"The pig is an amazing animal. You feed a pig an apple and it makes bacon. Let's see Michael Phelps do that" - Jim Gaffigan

    Minnesota
  • GregWGregW Posts: 2,490
    Hahaha....I was going to say, try mesquite.
    Or old car tires
    Birmingham, AL
  • ThatgrimguyThatgrimguy Posts: 4,335
    Take a shower before you eat. It will help clean the smell from your airways and reset your palet in a way. I find it helps me get the flavor impact.
    XL & Small Green Egg, Shirley Fab Trailer, Pitmaker Vault, Blackstone Griddle, 6 gal and 2.5 gal Cajun Fryers, BlueStar 60" Range, 48" Lonestar Grillz Santa Maria
  • lousubcaplousubcap Posts: 24,351
    edited June 3
    Air dried wood will eventually end up at about the local atmospheric moisture content-generally in the 10-18% range.  I tried to extract the only applicable page from the below link but it was too jammed up to appreciate.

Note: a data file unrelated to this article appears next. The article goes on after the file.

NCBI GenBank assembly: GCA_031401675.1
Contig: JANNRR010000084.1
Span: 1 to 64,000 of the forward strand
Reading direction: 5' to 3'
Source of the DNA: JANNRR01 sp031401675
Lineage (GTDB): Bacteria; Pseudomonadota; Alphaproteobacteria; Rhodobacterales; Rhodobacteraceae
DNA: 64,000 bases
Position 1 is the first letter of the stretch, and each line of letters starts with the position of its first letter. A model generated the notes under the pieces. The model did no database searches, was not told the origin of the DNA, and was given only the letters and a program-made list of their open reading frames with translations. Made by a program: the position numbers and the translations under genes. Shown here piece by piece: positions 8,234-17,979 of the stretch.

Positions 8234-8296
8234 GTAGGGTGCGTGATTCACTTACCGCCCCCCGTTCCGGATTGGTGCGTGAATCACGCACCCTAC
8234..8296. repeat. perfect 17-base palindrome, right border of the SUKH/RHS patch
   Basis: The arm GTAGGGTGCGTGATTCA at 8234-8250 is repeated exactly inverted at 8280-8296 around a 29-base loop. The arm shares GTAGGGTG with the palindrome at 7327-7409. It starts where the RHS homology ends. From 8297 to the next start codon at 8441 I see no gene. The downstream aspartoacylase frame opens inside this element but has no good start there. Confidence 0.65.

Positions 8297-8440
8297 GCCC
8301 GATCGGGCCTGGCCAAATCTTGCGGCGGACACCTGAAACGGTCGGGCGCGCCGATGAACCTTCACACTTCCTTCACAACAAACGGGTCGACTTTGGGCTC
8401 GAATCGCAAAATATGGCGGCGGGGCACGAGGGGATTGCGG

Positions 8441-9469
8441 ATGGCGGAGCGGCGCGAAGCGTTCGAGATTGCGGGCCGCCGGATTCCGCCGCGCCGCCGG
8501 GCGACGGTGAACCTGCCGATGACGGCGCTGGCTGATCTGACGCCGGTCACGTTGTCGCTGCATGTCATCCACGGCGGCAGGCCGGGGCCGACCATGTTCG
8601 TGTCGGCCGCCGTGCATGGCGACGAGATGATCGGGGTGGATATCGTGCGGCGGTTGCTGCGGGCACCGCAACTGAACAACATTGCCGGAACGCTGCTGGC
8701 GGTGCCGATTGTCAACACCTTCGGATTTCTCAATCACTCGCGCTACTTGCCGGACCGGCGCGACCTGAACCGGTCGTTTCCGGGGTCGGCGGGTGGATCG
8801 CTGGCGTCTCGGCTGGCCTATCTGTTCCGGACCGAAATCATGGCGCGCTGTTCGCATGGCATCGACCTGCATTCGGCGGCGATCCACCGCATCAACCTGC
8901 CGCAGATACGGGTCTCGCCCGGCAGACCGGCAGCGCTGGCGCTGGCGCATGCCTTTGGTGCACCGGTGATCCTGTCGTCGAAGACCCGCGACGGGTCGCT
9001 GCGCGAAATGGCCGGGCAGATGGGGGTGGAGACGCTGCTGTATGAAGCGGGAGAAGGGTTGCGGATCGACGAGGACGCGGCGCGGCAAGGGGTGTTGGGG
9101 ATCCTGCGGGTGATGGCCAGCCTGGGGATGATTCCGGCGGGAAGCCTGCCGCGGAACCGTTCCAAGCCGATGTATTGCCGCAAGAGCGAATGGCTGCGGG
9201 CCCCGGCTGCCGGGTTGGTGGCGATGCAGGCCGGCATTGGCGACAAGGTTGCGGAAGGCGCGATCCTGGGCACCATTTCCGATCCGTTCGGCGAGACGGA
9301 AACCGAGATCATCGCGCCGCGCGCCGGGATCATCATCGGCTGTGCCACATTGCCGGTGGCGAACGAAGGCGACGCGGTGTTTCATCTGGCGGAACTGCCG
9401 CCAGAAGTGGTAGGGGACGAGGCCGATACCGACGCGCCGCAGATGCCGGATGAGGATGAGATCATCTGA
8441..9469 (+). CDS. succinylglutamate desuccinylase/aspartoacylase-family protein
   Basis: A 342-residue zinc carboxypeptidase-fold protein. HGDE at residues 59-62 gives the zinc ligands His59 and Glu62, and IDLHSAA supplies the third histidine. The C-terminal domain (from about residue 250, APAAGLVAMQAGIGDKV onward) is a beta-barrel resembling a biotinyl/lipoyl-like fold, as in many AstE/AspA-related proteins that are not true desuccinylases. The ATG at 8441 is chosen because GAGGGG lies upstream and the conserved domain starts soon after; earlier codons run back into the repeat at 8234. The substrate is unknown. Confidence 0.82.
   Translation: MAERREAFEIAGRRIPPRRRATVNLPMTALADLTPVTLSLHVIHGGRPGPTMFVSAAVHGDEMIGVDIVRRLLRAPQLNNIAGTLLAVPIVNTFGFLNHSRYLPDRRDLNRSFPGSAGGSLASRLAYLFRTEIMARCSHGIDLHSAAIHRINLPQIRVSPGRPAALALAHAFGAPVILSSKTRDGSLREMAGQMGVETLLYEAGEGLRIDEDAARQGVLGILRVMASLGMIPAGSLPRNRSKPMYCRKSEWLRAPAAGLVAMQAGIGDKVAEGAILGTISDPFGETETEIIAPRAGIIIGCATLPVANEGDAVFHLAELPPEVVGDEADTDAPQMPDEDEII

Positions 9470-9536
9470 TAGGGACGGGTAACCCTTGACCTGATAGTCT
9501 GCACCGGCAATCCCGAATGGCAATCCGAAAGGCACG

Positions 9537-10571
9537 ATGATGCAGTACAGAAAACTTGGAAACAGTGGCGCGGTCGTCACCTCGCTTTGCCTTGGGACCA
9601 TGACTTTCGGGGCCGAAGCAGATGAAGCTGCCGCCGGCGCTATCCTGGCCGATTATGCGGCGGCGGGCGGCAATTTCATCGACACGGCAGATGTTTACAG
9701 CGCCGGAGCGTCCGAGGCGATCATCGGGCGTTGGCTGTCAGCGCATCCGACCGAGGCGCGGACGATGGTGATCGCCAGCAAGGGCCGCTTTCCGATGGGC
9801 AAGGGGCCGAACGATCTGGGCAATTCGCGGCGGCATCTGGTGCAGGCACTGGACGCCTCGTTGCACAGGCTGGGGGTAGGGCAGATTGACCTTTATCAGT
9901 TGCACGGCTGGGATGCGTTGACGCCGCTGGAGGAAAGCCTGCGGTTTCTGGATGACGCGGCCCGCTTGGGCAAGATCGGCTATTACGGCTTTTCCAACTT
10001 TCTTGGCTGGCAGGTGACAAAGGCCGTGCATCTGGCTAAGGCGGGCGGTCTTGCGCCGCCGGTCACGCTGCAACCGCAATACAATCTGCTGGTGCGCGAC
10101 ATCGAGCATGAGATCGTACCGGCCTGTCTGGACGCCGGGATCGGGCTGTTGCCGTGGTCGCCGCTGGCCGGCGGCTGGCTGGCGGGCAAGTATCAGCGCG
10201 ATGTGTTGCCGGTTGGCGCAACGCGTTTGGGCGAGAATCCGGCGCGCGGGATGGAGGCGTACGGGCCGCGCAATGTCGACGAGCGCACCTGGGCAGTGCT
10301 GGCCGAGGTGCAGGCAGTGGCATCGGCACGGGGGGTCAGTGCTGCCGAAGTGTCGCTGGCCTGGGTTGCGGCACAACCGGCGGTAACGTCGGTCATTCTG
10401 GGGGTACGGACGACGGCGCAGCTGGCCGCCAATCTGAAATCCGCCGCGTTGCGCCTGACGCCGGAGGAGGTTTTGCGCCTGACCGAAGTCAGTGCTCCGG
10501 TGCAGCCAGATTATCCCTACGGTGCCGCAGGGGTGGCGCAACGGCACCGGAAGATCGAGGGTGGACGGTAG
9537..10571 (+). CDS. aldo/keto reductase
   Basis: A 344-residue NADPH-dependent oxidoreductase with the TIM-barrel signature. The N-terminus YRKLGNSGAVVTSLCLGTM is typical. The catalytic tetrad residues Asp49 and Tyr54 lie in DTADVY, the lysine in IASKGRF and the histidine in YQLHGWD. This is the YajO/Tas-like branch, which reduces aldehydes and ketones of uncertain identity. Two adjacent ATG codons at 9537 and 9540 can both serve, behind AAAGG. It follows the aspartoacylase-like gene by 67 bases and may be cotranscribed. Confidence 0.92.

Anyhow short story long- the below link page 19 will let you know where air dried wood ends up on average for various locale wrt moisture content:
    https://www.fpl.fs.fed.us/documnts/fplgtr/fplgtr117.pdf  TMI right there and I get it!
    Louisville; "indeterminate Jim" here.  Rolling smoke in the neighbourhood. # 38 for the win.  Life is too short for light/lite beer!
  • Money_HillbillyMoney_Hillbilly Posts: 159